A 26-year-old Surrey man has been sentenced to five and one-half years in jail and a 10-year driving ban for swerving a stolen Ford F350 truck into oncoming traffic on Highway 10 near 192 Street, causing a horrific six-vehicle crash that left at least two victims with life-altering scars and injuries in 2009.
Jason Brewer had pleaded guilty to two counts of criminal negligence causing bodily harm in New Westminster Supreme Court.
On June 13, Judge Selwyn Romilly sentenced Brewer to four and one-half years for the crash, and one year for causing a police pursuit on Dec. 31, 2012 in Langley.
With credit for time already served, he will be out in two and one-half years.
He is also facing murder charges in the shooting death of a man in a Willoughby basement suite on Dec. 31, 2012. His trial for that is set for March 2015.
At the time of the police pursuit he pleaded guilty to, he was prohibited from driving, on probation, and using a vehicle he wasn’t authorized to use.
Crown had asked for four to five years for the crash. His defence lawyer was asking for three.
The court learned that in November, 2009, Brewer had started a new job as a day labourer with a landscaping business. On Nov. 14, the landscaping company owner loaned the company Ford F350 truck to Brewer to get dinner for the crew.
He never did. He admits to getting high all that night.
The next day, at 3:19 p.m., Brewer, high on crack and pot, drove the stolen truck eastbound on Highway 10, west of 192 Street, driving at what he said was 140 km/h, when he swerved hard into oncoming traffic, hitting six vehicles with 13 occupants.
The injuries the crash caused left at least four people with lifelong problems.
First he hit a Nissan Pathfinder, striking the driver’s side door. He then collided head-on with a GMC Jimmy. Inside the vehicle was a man and woman. The vehicle was so damaged, the Jaws of Life were used to get the pair out. Their injuries were life-threatening.
The Ford F350 then became airborne, barrel rolling over three more vehicles before striking a lamp standard, causing live wires to come crashing down.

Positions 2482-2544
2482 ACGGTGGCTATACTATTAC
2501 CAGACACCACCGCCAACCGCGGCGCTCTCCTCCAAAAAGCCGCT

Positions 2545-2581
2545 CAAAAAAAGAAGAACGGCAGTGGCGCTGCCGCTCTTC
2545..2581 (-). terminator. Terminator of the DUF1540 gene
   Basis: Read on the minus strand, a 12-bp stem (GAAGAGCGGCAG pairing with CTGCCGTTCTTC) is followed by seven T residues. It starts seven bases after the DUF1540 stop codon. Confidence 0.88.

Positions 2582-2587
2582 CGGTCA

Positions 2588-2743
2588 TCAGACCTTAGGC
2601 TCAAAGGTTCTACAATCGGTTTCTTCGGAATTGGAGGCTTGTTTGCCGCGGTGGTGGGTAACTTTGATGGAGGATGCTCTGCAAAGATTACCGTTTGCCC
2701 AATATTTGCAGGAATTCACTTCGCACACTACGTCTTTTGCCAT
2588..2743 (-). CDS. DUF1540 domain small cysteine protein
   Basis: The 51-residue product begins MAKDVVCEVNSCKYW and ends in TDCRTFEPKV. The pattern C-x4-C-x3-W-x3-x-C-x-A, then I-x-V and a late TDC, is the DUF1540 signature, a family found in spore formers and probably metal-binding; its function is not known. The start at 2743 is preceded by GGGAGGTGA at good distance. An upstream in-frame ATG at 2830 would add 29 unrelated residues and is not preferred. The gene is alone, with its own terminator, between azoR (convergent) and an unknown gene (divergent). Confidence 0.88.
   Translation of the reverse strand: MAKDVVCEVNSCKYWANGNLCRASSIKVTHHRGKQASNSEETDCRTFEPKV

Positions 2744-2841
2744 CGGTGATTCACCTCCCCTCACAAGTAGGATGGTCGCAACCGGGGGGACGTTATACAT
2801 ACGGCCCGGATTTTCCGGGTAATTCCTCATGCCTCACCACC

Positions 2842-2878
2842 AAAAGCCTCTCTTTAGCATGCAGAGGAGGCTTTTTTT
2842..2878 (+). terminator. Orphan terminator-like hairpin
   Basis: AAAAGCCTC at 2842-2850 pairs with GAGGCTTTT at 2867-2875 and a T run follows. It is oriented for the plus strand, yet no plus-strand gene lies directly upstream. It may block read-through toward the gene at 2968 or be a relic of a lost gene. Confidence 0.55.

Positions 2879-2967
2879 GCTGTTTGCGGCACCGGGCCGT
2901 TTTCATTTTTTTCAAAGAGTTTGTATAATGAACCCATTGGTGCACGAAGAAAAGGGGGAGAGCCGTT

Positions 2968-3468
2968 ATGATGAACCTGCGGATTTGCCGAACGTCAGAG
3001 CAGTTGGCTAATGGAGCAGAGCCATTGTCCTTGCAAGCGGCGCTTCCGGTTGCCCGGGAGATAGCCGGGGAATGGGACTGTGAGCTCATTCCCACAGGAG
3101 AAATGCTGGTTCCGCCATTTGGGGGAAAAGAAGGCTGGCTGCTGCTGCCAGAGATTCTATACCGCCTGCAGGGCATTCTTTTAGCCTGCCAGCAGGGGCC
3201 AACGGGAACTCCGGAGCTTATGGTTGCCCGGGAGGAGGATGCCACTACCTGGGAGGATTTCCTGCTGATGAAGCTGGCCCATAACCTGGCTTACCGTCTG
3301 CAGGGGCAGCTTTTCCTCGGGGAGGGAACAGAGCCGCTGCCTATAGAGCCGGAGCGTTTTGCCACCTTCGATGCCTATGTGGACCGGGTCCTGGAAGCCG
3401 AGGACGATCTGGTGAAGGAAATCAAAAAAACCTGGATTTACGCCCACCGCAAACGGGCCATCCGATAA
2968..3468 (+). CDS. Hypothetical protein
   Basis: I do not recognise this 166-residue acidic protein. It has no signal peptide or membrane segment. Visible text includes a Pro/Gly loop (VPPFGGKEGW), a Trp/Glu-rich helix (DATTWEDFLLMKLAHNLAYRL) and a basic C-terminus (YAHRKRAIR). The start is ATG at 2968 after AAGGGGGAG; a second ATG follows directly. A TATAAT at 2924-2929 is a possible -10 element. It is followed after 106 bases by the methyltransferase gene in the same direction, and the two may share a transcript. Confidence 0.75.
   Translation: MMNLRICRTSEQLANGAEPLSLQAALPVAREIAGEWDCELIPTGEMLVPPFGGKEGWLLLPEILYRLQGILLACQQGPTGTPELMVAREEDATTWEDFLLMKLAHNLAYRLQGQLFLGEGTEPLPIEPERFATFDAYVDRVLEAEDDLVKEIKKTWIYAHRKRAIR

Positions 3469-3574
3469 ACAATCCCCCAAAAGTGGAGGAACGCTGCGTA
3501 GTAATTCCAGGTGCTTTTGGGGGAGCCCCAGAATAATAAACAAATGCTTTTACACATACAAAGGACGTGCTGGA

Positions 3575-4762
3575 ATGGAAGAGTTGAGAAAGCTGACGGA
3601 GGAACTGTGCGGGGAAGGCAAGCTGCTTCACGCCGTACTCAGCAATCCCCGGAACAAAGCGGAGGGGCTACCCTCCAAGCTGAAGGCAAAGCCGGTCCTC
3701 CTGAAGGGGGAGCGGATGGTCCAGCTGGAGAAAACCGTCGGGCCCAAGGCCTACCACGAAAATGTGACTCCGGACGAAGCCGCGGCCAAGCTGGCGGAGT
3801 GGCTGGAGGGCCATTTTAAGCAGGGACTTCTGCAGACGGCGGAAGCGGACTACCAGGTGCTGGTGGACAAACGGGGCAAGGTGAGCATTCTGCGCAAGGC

Brewer sustained no injuries in the crash.
He told at least two doctors that he tried to commit suicide that day. At one point, he had pleaded guilty to the crimes but then withdrew his pleas based on the fact that he now denied he was trying to kill himself.
An appeals court judge allowed him to withdraw his pleas. In his trial, he ended up pleading guilty.
The couple who were in the Jimmy wrote victim impact statements expressing a life of misery and pain since the crash.
The man, who is now 41, said “at the age of 36, everything I have strived for changed very violently and painfully.”
He is in daily physical pain, had to learn how to walk again, but still can barely do so. He has massive scars, more surgeries ahead and debilitating headaches. He hasn’t been able to cope financially.
“This is a life I NEVER [sic] wanted to live because of a choice made by the accused.”
His girlfriend spent six months in hospital, followed by two months living in a homeless shelter.
She suffers from nightmares and increased physical pain.
She suffered burns to much of her body from the engine block, suffered a lacerated liver and many broken bones. The pain was so excruciating she wished for death.
The others injured in the crash suffered muscle injuries and anxiety and continue to be in pain.
Brewer began drinking from his parent’s alcohol at 12, used cocaine every day since age 17, and later started using crystal meth.
A psychological assessment of Brewer found that he may suffer from being bipolar, has abandonment issues impulse and addiction issues and when he acts out, it is violent.